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The sugar tax – not sweet enough for anyone

Sugar Tax

The UK has this morning approved a long-mulled sugar tax.

But, at least for now, it will affect only producers of fizzy drinks and juices that have a high sugar content. Makers of other food and drink products have been invited – but are not obliged – to aim for a 20% drop in sugar content within five years. No curbs have been placed on advertising.

In Europe, a third of 11 year olds are overweight or obese, according to the World Health Organisation [1], and campaigners against child obesity in the UK are angry that the measures do not go far enough. But the British Soft Drinks Association is unhappy at the 4,000 job losses its industry may face, so it seems the levy hasn’t made many happy today.

Except, that is, the manufacturers and distributors of healthier alternatives, who stand to profit from today’s move.

In January, in anticipation of the levy, Marks and Spencer introduced a coconut water product, high in electrolytes. Cheaper alternatives are already on the shelves of most supermarket chains, including an offering from the Coca Cola subsidiary, Innocent. As the price of its flagship pop rises, sales of its Innocent product family should help to restore the balance in the company fortunes.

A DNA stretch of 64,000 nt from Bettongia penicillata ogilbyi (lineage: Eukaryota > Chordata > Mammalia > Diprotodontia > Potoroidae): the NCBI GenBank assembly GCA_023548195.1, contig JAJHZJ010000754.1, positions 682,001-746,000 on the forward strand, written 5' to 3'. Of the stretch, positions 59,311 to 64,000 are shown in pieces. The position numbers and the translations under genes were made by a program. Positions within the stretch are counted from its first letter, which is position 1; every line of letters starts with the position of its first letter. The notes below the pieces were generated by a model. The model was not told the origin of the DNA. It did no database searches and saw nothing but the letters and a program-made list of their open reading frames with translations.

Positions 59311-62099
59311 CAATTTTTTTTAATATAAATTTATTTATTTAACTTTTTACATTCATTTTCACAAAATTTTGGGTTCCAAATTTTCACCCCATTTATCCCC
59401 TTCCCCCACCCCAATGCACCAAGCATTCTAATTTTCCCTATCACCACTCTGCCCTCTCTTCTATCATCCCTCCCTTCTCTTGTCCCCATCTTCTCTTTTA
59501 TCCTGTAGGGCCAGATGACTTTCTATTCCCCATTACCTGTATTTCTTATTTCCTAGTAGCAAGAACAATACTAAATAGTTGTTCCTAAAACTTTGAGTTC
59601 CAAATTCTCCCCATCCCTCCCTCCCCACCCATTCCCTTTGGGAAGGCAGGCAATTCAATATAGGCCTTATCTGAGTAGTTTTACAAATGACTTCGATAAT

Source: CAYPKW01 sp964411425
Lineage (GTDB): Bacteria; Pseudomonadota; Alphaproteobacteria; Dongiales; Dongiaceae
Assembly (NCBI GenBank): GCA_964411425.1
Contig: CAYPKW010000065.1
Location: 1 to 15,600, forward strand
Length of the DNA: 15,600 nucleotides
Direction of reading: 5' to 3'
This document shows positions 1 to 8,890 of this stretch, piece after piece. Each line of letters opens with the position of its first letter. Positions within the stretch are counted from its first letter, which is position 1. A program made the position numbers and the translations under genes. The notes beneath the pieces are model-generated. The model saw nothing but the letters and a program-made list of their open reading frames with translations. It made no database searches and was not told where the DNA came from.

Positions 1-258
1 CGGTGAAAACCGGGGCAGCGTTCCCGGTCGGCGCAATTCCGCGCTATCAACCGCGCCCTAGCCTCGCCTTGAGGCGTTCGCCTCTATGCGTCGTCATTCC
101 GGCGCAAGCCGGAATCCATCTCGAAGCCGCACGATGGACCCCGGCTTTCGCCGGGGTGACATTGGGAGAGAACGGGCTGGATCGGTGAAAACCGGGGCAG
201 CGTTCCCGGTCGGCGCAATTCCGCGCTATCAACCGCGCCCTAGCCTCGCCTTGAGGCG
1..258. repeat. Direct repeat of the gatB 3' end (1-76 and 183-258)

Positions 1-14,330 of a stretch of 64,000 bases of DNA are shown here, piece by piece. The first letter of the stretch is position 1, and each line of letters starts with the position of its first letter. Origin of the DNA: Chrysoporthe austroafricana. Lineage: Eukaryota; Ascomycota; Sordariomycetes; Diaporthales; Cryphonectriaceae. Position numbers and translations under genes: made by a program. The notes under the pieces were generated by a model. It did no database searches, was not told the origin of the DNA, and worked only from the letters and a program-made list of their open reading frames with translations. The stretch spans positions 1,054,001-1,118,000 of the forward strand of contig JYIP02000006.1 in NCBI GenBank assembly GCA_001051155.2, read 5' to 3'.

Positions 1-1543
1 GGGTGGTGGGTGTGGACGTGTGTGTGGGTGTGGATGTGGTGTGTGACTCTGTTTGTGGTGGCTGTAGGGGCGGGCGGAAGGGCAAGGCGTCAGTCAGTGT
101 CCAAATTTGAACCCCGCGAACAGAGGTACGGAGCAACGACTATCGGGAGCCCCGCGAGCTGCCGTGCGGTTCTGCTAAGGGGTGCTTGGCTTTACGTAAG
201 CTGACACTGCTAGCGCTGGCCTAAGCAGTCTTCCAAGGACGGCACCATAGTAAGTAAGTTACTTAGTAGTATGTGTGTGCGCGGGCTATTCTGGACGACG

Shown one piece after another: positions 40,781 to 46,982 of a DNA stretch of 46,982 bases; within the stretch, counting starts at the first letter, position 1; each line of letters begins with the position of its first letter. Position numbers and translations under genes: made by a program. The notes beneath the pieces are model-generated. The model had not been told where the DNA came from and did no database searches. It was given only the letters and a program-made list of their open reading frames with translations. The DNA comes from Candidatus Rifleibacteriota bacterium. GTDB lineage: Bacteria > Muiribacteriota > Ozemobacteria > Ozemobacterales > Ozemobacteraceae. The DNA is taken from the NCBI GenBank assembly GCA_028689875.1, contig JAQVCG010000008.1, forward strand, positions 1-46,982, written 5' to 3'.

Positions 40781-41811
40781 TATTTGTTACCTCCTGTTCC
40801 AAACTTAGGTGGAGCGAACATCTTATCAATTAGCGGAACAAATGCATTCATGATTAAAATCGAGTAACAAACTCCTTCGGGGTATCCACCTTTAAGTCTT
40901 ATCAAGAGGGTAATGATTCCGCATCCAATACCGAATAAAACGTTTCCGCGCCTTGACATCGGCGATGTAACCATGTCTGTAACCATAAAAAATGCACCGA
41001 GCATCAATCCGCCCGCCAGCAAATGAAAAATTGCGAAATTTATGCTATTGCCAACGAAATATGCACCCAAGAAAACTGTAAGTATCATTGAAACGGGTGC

Coca Cola rival, Pepsi, owns O.N.E coconut water, so it’s clear that those most likely to suffer from the tax have already made their contingency plans.

The new generation of low-sugar smoothies are obvious winners, too, and one to watch could be Suavva, whose core ingredient is the highly nutritious cacao pulp, taken from the bean used to make chocolate.

So far, chocolate remains unpunished by the sugar tax. While stopping short of recommending it as good for our health, most doctors and nutritionists accept that chocolate is useful as a quick-release energy source, and a more appealing iron supplement for most children than liver or spinach.

Even products with a low cocoa content, like milk chocolate, are more likely in the UK to have that deficiency made up for with dairy fat than with sugar. So sales of chocolate and low-sugar chocolate drinks may surge too.

Vegetable juices are growing in popularity for the numerous detoxification, digestive and anti-inflammatory benefits provided by chlorophyll. Most people who drink vegetable juice regularly invest in a pulveriser, so sales of these could rise in weeks to come.

As diets change and people take in less sugar in their drinks, their bodies may crave sweetness in other forms, so honey and other natural sweeteners, such as molasses and maple syrup, are likely to find their way into industrial bakery products.

And with only 128 shopping days left, it seems reasonable to expect a swathe of new sugar-free cookery books to be on the shelves in time for Christmas.

[1] World Health Organization